The Dubya White House has admitted that it has no backup tapes for administration emails sent and received between March 1, 2003 and May 22, 2003.
There are a few software makers out there who are excited about desktop virtualization - damned excited. And sometimes that excitement takes us into rather confusing territory where jubilation overpowers technical reality.
Free-to-air satellite broadcasting system Freesat may have only just launched in the UK as an outlet for BBC and - soon - ITV HD programming, but regulator Ofcom has confirmed that some Brits will get HD over Freeview next year.
QXL.co.uk - the online auction site that isn't eBay - is closing.
Cisco hit its lowered targets for the third quarter of 2008, increasing sales by 10.4 per cent ahead of targeted growth of 10 per cent.
Air France is investigating a pilot who provoked a near miss at 33,000ft after allegedly "showing off" his control of the aircraft to a boy in the cockpit, the Times reports.
Last week, the nation turned out in record numbers (45 per cent) to decide who would run their local councils. In London, that meant voting Boris Johnson into what Ken Livingstone probably thought was his office for life.
When does an Intel chipset launch? When it's first mentioned by the company in public? The next time? The time after that? The 'Eaglelake' chipset family has been discussed by Intel on several occasions, but it'll apparently be truly launched next month.
With the UK launch of terrestrial HD pencilled in for 2009, Sony has jumped onto the bandwagon and unveiled a Bravia LCD TV series featuring an integrated MPEG 4 AVC HD-capable tuner.
Ofcom put healthcare and transport at the top of the agenda in its annual research and development report, released today.
Microsoft has pulled an apparently rogue internal marketing project that sat quietly, but not unnoticed, on the same servers as its main UK website for at least a fortnight.
Grand Theft Auto IV sold almost 1m copies during its first five days on sale in the UK, according to local market watcher Chart-Track and the European Leisure Software Publishers Assocation.
Police and trading standards officers in Yorkshire have seized counterfeit goods and equipment at a Bradford computer fair. The full retail value of the goods would have been £1m, they said.
IT services firm Capgemini today blamed the weak US dollar and British pound for a 1.4 per cent drop in its first quarter revenues. The company, which pulls in nearly half (41 per cent) of its group revenues from North America and Blighty, saw sales for the quarter sink to €2.185bn compared to €2.214bn a year ago.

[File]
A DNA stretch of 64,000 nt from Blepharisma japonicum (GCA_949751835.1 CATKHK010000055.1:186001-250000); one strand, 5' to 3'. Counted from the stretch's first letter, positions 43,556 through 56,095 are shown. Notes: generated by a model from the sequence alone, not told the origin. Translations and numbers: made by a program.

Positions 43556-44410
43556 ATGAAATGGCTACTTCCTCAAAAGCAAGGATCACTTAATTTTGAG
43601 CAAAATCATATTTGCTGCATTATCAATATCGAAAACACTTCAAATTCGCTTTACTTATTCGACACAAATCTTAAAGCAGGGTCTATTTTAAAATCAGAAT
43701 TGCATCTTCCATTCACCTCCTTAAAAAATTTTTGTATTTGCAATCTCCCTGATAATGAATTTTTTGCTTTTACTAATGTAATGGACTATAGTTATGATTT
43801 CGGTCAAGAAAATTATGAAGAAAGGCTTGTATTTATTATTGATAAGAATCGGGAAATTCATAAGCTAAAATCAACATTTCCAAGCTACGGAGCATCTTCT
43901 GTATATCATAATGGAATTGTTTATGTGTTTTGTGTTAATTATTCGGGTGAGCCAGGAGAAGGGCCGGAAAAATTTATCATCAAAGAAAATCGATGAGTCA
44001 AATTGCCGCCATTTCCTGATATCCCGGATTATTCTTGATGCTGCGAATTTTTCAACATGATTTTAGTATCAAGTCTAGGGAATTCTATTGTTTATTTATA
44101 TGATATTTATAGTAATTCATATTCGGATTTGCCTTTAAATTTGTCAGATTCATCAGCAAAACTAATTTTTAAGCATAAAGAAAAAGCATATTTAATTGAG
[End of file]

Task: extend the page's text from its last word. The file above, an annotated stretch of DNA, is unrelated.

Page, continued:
Plans for the widespread introduction of fingerprint passports and ID cards, already delayed until 2012, have receded further into the distance with the publication of the latest Identity & Passport Service cost report for the ID scheme. This effectively pulls the plugs on the network of IPS-run interview centres, and lobs future responsibility for these and for biometric enrolment over to private sector companies.
Palm's anticipated Treo 800w is thought to be what the company's calling 'Zeppelin' - a very unfortunate codename, given the originals' tendency to crash and burn. But what about its 'Skywriter' product?
As Microsoft encourages the shift towards Windows Server 2008, you might think that the previous versions immediately become obsolete. But demand has shown this to be false, and this is why we at Reg Books have decided to package together the key Windows Server 2003 MCSE and MCSA Online Learning products into cost-effective collections. It’s also accepted that, if you are looking to upgrade your qualification from Server 2000 to 2008, the upgrade path is unquestionably easier to follow if you first train on Server 2003 and then move on to the 2008 material (not that a straight jump from 2000 to 2008 is impossible). With this in mind the Online Learning collections below could prove to be the most cost-effective piece of spending you do all year, not only providing the knowledge you need but saving you thousands of pounds on training. Can you afford not to take advantage?
The fanboys among you of delicate sensibilities are advised to look away now, because it's just come to our attention that dope-crazed Canadians last Saturday used the Toronto Freedom Festival as a platform to lay into an iPhone with a sledgehammer:
During private and quieter moments, it does a person good to assess the present threat of robots.
SAP has signaled a retreat from full, on-demand versions of its enterprise resource planning (ERP) products, just as Google and Microsoft up their game in the software-as-a-service (SaaS) market. The firm’s co chief exec Henning Kagermann said at a press conference in Florida yesterday that there was "no reason" to dish up complete versions of its Business One or All-in-One ERP products.
American boffins have revealed that they are working to perfect a new technology in which "living olfactory cells" would be placed on electronic chips, offering an accurate sense of smell as an option for portable devices.